I loved hearing from people who said that setting their tables that Thursday night had made their Friday more peaceful. Others made me smile by telling me it’s what they aspire to for their Shabbos future. Yet a number of commenters challenged me as to why the task had landed in my lap when it was my husband’s big idea. If it means so much to him, they asked, why does he not just do it himself?

A writer needs thick skin. Not everyone is going to agree with you or like what you write – not all the time and maybe not ever. But for some reason, this question got to me and I couldn’t shake it off, though I took the advice of a media savvy writer friend and refrained from getting into an extensive online discussion about it.

Still, I wanted to shout that the job had always been mine, that I’d only agreed to set the table a day early. My next inclination was to explain the intricacies of our lives, how my husband gets home very late on Thursday nights, then leaves at dawn on Friday before sliding into home plate at candle lighting. If we left it to him to set the table or cook for Shabbos, we’d be eating takeout off the paper piles on the dining room table every week – and I’d the one picking up the takeout.

I longed to add that he does do a lot of other things around here, including some of the jobs I don’t love very much, like snaking the toilet and going to Costco and taking out the garbage, not to mention all the electro-technical matters I can’t wrap my brain around and putting the cover on the grill, which I can never seem to get right. Plus, he’s handy. He fixes things.

After all of that, he’s never once said to me, “Well, if you want the deer poop out of the backyard, you should get rid of it yourself.” He just puts on gloves and makes it go away because I’ve asked him nicely (and frequently, because deer are a problem here), or more likely because he knows I’ll be much happier when the deer poop is gone.

Long ago, we sketched out team jobs that work for us, roles that shape-shift over time as we adapt to changes in our lives, our health, our children’s needs, and our careers. Without a doubt, there are growing pains that come with these modifications, just as we might feel overwhelmed when bumps in the road mean one of us has to schlepp some, or a lot of, extra weight.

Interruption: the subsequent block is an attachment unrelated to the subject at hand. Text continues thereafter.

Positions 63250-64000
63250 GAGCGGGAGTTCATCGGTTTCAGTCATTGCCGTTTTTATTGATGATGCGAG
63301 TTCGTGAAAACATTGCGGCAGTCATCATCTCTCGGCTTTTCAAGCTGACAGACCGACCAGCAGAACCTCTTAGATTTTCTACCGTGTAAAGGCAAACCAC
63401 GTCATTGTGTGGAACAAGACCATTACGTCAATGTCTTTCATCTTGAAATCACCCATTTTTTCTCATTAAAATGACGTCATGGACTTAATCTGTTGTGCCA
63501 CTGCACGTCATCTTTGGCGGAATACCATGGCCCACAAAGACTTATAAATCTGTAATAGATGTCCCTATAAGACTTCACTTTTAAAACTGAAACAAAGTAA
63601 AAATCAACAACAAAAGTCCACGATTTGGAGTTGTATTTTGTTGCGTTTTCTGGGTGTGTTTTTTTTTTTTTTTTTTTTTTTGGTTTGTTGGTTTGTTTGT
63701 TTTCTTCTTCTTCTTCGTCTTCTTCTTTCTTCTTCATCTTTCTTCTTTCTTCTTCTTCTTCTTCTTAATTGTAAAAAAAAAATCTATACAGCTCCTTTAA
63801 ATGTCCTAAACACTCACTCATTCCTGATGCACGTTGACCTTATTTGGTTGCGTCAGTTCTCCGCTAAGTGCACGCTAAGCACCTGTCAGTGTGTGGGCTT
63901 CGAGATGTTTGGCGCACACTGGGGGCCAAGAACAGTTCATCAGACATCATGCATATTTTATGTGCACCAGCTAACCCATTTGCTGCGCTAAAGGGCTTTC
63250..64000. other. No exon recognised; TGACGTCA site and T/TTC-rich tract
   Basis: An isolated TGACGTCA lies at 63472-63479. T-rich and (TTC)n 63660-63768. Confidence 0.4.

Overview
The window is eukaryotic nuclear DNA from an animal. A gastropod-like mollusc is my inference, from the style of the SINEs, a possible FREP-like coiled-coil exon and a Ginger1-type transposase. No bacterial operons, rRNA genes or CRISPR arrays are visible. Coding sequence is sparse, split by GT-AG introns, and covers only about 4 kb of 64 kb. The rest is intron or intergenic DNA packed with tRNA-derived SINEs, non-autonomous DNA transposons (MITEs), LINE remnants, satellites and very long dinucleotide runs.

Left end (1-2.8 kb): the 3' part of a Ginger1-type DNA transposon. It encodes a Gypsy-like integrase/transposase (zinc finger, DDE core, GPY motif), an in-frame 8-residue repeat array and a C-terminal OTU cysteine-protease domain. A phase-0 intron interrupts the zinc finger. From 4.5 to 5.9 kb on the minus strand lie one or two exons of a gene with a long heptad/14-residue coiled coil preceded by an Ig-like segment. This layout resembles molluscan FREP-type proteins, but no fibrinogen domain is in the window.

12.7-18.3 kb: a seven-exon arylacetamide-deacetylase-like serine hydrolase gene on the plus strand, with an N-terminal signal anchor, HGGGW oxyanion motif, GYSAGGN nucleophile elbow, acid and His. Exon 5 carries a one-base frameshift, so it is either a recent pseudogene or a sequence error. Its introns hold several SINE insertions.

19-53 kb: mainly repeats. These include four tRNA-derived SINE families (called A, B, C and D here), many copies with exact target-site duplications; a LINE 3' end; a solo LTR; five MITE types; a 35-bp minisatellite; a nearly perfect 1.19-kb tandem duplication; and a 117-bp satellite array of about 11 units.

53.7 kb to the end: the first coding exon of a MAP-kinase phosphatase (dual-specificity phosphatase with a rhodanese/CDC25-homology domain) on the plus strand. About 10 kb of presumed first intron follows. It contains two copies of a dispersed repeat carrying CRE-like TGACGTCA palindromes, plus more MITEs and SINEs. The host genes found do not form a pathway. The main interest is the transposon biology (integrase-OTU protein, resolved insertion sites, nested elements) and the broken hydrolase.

What I carry around in my head, though, is the message from a lecture I attended around the time we got married. The speaker, for the life of me I can’t remember who it was, said that if both partners focus on doing what will make the other happy, the marriage will be doubly blessed, the extra blessing coming from the high we get in lifting the spirits of someone we love, a happiness that ultimately trickles down to us, too.

In the midst of the rest of the chaos of our lives, it’s what makes me rise early every morning, no matter how little sleep I get the night before, to make my husband coffee and breakfast for the road, and what motivates him to stop at the Dunkin Donuts drive-through every Friday, returning home to tell me how delicious the Shabbos food smells and how beautiful the table looks while handing me an iced latte.

Silly rituals, perhaps, but they take the edge off some of the everyday pressures that plague us all, by reminding us that behind the chores and responsibilities, we are building a life together. It’s not about the quid pro quo. It’s about love.